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Abacha loot recovery: Lawyers wade into dispute between US senator, EFCC

Economic and Financial Crimes Commission

By Ikenna Anyanwu

Senior Nigerian lawyers have weighed-in on recent altercation between the Economic and Financial Crimes Commission, EFCC, and Senator Charles Grassley, the Chairman of the US Senate Committee on Finance, expressing concern at the exchange of words.

Grassley reportedly wrote a letter to the Chairman of the Money Laundering and Asset Recovery Section of the US Department of Justice in which he called for the stoppage of the repatriation of funds estimated at over $300million recovered from bank accounts linked to the late General Sani Abacha.

According to the report, Grassley accused the EFCC and its acting Chairman, Mr Ibrahim Magu, as well as the Attorney General of the Federation, Mr Abubakar Malami, SAN, of bias against critics and political opponents of the Buhari administration in the fight against corruption.

The EFCC, in a response, insisted that there was no iota of bias in the commission’s handling of corruption cases under Magu, saying the anti-corruption battle being fought by the Commission has been “impartial, objective and non-discriminatory.

“The agency, in a position made public by its acting spokesperson, Mr Tony Orilade, noted that the senator’s accusations failed to address the efforts of Magu to tackle corruption without fear or favour, cooperating with the U.S. in fighting cybercrimes and in the transparent and accountable handling of recovered funds.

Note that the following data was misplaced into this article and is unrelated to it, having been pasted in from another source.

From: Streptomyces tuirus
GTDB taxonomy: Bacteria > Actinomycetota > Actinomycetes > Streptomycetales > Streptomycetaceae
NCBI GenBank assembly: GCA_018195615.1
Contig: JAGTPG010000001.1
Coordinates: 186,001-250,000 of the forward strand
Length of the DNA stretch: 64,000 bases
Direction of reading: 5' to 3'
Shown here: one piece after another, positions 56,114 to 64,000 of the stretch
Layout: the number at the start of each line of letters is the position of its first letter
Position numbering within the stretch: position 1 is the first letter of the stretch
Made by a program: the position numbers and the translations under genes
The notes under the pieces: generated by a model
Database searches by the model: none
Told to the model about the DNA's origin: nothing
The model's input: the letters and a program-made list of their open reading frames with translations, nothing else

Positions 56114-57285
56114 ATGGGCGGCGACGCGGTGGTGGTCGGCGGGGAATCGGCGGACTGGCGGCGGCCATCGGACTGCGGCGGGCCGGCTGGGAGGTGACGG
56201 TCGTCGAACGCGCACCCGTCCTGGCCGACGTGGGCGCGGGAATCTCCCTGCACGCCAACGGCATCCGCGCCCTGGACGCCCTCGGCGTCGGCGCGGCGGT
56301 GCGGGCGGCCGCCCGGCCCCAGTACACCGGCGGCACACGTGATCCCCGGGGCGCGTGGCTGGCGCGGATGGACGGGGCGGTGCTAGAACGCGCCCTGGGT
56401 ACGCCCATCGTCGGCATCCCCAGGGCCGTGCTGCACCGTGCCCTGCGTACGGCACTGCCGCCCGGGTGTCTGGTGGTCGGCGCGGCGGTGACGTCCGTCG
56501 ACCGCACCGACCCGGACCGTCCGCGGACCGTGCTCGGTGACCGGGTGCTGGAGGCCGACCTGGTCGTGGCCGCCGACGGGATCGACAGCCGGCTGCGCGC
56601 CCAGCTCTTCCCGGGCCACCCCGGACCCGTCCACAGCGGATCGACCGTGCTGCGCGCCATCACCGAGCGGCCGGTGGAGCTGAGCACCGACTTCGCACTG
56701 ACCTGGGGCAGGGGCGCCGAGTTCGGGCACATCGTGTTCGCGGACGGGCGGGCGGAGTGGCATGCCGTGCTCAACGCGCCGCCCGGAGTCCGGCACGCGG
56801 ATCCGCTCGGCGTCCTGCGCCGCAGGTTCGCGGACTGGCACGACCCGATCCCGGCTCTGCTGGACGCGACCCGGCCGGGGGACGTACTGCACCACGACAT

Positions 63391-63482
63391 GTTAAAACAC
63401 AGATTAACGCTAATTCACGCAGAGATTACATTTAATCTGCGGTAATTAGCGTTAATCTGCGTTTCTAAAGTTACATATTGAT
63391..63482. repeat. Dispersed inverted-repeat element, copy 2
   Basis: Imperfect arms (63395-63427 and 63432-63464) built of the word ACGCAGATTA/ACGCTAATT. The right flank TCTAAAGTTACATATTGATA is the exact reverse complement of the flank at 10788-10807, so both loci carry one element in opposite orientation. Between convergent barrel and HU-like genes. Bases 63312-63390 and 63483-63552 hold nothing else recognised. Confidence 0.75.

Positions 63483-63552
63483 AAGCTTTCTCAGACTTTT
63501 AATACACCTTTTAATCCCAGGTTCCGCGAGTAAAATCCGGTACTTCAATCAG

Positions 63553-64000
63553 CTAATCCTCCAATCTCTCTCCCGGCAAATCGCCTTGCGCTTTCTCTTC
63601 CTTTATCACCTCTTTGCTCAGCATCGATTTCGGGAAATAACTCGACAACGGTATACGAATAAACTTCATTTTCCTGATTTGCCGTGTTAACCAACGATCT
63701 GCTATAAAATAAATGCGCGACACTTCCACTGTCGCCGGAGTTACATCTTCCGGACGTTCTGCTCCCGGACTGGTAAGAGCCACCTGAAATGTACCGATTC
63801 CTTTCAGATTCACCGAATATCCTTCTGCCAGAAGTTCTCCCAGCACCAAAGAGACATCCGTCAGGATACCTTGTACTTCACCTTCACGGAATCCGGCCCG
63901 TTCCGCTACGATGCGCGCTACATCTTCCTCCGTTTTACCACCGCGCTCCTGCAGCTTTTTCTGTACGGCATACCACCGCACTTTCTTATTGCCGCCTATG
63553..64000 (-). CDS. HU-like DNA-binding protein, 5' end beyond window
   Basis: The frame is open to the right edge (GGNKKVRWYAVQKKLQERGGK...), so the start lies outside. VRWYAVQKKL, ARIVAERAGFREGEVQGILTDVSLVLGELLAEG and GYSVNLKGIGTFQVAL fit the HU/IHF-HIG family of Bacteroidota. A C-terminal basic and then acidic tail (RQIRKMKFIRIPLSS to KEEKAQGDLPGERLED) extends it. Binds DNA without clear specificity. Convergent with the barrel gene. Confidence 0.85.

Malami, on his part, dismissed the U.S. lawmaker’s assertions as baseless.A senior lawyer, Mr Martin Okpaleke, who is the proprietor of a Victoria Island, Lagos law firm, Gerald-Martin & Company, called for the de-escalation of the apparent tension by toning down of the rhetoric by both sides.

While commending the senator and the U.S government for their consistent interest in the work of Nigeria’s law enforcement agencies, particularly the EFCC, Okpaleke said the concerns raised in the lawmaker’s letter and his accusations are not sufficient grounds for him or anybody to call for the money not to be returned to Nigeria considering “that there is no dispute that the monies are Nigeria’s public funds that were unlawfully taken out of Nigeria and unlawfully domiciled in bank accounts within U.S. jurisdiction”.

The senior lawyer expressed disappointment that EFCC’s work appears to be suffering from what he described as “a mostly politically induced negative perception of the Commission’s efforts as being unfairly targeted at critics and political opponents of the Buhari administration.